I am so over video replay reviews.
It seemed like a great idea at the time. But, the results have been less than satisfactory.
First, as much as technology has advanced, it is still lacking. Our games are interrupted for several minutes, only to learn that replays from a dozen different angles don’t produce a definitive result. So we hear, “The ruling on the field stands.”
Ugh. Who needs it?
Of all our games, baseball has the greatest capacity to break your heart.
Second, I’ve come to the conclusion that even when technology improves, replay is not a good idea. Going to technology to provide conclusive results lends an air of sterility to our games that is both unsettling and unsatisfying.
The outcome of the games we play are based on the strengths and weaknesses of men and women. Theoretically, the team that is closest to perfect on a given day wins the game. Although, bad bounces and gusts of wind can alter that. (Artificial turf and domed stadiums are eliminating those variables, but that is a column for another day.)
Human beings aren’t perfect. We never have been. We never will be.
And, perfection depends on your perspective. If you are a pitcher, perfection is throwing an unhittable strike on every pitch. A hitter sees perfection as knocking the ball out of the park with every swing.
So, our games are about who comes closest to perfection. The second part of that sentence should be, “without mechanical intervention.”
Players will make plenty of mistakes during every game. It’s only reasonable to assume that the men and women officiating the games are also imperfect. I’ve come to learn that is a part of the game that should be preserved.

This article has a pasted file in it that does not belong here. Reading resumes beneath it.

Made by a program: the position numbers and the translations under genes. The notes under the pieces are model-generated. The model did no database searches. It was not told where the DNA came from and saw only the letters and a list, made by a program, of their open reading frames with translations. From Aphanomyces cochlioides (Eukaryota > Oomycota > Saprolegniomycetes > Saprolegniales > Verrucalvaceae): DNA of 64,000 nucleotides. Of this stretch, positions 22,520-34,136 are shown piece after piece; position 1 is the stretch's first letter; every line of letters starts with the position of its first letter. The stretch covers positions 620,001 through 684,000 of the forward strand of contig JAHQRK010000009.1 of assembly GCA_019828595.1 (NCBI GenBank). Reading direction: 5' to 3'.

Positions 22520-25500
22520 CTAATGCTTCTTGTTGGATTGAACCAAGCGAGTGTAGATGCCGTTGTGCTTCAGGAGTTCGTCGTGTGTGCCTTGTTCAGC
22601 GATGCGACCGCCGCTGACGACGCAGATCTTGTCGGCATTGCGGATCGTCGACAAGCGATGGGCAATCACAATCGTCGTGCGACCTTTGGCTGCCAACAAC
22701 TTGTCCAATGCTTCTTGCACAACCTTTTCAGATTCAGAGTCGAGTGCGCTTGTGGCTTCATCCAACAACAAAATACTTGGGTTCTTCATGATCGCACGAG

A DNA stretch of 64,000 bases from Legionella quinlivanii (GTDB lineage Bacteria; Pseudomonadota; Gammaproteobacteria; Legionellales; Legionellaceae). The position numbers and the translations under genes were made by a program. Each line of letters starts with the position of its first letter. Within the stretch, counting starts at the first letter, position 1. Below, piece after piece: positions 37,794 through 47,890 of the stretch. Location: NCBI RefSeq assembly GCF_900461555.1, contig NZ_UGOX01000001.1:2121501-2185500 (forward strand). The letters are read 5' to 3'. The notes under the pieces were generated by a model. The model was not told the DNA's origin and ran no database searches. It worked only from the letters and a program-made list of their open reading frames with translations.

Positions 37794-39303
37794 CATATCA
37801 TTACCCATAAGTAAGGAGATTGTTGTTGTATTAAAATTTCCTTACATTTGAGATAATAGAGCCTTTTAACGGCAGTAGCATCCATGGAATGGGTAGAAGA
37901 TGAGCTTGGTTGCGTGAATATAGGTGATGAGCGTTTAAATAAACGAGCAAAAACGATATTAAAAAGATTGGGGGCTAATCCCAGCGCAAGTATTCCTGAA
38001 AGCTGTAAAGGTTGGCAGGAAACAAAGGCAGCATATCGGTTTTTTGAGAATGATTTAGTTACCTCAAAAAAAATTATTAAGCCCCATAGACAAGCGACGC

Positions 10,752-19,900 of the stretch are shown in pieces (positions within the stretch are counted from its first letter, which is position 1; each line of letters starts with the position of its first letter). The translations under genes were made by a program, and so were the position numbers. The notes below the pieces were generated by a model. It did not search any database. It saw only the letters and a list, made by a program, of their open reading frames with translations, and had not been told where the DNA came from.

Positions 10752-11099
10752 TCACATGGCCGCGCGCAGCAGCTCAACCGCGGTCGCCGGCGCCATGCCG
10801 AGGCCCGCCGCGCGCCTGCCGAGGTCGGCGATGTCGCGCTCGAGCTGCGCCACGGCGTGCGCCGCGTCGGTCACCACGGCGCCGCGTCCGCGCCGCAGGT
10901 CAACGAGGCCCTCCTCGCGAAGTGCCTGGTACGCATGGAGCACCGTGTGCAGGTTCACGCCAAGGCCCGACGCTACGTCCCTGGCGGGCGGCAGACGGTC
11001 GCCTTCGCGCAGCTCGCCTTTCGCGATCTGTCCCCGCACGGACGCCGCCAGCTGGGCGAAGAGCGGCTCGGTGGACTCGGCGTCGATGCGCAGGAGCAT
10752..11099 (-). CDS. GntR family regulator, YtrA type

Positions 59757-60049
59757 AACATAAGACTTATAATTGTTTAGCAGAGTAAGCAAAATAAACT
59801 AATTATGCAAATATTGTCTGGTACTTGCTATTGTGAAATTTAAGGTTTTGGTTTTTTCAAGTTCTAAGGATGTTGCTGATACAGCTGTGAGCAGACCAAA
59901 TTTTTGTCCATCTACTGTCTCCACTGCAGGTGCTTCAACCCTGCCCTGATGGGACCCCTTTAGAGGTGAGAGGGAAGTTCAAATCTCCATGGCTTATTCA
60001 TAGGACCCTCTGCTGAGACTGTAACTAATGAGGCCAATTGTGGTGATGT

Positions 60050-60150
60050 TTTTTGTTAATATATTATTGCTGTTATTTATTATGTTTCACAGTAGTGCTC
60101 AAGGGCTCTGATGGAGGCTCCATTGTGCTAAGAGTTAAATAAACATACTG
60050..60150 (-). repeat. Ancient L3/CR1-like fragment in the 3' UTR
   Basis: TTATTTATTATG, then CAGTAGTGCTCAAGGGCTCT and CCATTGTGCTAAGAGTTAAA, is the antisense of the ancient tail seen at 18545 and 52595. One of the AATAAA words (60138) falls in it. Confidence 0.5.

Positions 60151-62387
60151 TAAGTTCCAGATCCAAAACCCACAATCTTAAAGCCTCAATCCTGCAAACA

Probably the most notable instance is Don Denkinger’s blown call in the 1985 World Series. If Denkinger gets the call correct, the Cardinals probably win the World Series. He didn’t, and eventually the Kansas City Royals won the first World Series in franchise history.
At the time, I was incensed. And, why not? We was robbed!
On the other hand, if replay reverses the call, no one remembers the 1985 series. The number 1985 simply is added to the list of World Championships at Busch Stadium. It’s a footnote in Cardinals history.
With a dash of assistance from Denkinger’s imperfection, 1985 becomes a red-letter date in Kansas City sports lore.
The missed call burned memories of that game into our psyches. St. Louis Cardinals’ announcer Rick Horton talked about the game on the air last week. If Denkinger’s call is overturned, it’s forgotten.
My reason for watching sporting events is as the intro to the ABC anthology series so eloquently stated, “The human drama of athletic competition.”
Mechanizing our sports does nothing but diminish that aspect of the games.
Umpires and referees are hired to make decisions. Let them do their jobs.
Besides, with the advent of replay we are deprived of the occasional sight of a manager storming out of the dugout to argue with the umpire.
Now, that’s entertainment … much more entertaining than watching three guys wearing headsets watching a replay.
LES WINKELER is the sports editor of The Southern Illinoisan. Contact him at email@example.com, or call 618-351-5088 / on Twitter @LesWinkeler.